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November 2.

President Lincoln replied to the letter of Governor Bradford, of Maryland, on the subject of the election in that State.--W. G. Sparrow, son of the Rev. Dr. Sparrow, formerly principal of Fairfax Seminary, was arrested, on his arrival from Staunton, Virginia, with a rebel mail, containing letters of importance, and committed to the Old Capital Prison, at Washington.--A party of rebel guerrillas captured two trains of cars near Mayfield, Kentucky.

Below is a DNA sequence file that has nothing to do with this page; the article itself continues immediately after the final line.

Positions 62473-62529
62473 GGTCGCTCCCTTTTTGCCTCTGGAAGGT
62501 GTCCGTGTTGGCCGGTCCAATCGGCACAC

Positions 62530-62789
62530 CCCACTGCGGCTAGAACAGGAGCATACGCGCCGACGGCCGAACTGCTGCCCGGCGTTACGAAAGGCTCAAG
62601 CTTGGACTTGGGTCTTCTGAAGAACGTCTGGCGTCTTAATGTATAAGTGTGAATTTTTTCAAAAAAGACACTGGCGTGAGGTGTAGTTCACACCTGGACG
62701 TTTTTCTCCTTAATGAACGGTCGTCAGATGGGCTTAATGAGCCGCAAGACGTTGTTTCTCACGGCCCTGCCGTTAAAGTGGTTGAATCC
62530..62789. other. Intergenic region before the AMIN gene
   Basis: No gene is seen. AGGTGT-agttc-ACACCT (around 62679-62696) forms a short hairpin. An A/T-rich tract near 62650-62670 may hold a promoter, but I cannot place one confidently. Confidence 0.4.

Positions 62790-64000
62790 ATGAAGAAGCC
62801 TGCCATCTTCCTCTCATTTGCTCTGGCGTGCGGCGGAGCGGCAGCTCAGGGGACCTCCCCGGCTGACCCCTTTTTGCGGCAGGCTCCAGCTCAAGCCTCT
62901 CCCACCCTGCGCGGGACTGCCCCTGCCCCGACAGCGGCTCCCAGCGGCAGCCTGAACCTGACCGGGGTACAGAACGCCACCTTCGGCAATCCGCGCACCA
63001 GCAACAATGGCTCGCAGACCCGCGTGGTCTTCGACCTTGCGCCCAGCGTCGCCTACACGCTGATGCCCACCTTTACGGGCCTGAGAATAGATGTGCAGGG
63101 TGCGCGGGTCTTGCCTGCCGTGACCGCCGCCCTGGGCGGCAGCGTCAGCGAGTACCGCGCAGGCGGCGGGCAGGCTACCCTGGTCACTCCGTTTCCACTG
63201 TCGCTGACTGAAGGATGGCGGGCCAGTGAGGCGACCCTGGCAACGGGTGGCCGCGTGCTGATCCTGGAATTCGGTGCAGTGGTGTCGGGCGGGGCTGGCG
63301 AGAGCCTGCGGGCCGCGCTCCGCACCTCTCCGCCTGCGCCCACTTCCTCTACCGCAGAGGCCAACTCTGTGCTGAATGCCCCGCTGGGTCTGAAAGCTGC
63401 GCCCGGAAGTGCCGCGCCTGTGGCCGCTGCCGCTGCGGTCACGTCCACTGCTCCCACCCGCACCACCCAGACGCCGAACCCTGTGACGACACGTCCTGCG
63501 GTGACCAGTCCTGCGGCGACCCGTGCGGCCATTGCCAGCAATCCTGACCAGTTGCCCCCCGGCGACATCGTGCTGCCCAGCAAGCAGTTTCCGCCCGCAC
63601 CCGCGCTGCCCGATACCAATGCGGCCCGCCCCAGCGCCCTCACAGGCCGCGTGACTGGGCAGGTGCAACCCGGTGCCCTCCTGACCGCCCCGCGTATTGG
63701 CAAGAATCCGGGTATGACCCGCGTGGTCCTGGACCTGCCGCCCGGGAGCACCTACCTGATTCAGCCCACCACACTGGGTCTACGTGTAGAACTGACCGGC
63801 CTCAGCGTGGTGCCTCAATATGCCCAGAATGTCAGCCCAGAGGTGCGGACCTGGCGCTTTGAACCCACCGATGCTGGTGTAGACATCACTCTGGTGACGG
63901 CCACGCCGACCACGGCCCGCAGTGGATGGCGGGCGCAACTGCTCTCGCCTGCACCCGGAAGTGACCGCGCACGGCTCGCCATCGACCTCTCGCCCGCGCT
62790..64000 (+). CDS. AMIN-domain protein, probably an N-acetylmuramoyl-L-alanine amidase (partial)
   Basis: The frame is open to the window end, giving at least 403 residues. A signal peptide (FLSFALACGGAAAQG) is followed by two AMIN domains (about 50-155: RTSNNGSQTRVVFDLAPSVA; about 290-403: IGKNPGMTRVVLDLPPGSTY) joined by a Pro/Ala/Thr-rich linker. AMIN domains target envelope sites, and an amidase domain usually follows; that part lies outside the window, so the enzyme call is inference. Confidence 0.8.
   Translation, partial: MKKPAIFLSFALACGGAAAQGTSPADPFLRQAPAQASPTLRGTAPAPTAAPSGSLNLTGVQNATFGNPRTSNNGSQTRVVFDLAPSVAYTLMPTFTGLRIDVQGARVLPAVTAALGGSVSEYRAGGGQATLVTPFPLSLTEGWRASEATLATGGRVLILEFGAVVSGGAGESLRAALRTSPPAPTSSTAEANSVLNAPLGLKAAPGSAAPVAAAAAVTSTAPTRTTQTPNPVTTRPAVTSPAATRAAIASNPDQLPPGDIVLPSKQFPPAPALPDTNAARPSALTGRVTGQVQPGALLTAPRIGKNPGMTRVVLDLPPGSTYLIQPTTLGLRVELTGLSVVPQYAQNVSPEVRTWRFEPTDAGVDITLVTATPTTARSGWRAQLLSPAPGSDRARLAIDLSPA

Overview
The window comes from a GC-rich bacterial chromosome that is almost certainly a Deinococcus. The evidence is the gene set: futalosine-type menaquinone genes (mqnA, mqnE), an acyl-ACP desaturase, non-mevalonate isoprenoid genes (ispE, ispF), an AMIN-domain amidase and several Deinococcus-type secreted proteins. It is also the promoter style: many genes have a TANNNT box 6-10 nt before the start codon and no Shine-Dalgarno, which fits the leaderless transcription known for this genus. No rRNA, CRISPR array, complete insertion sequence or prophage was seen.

Jefferson Davis arrived at Charleston, S. C., from Savannah, and was escorted to the City Hall, where an address of welcome was made by Charles Macbeth, the Mayor of the city. Mr. Davis replied, in a speech setting forth the reasons of his visit, and urging upon the people the necessity of “harmonious cooperation with the commanding general. He who would attempt to promote his own personal ends in preference, would not take a musket and fight in the ranks, was not worthy of the confederate liberty for which we are fighting. He trusted the Yankee's desire to possess Charleston would never be gratified; but if Providence ordered otherwise, he desired for her what he wished for his own town of Vicksburgh, that the whole should be a mass of ruins. He believed that Charleston would never be taken.”

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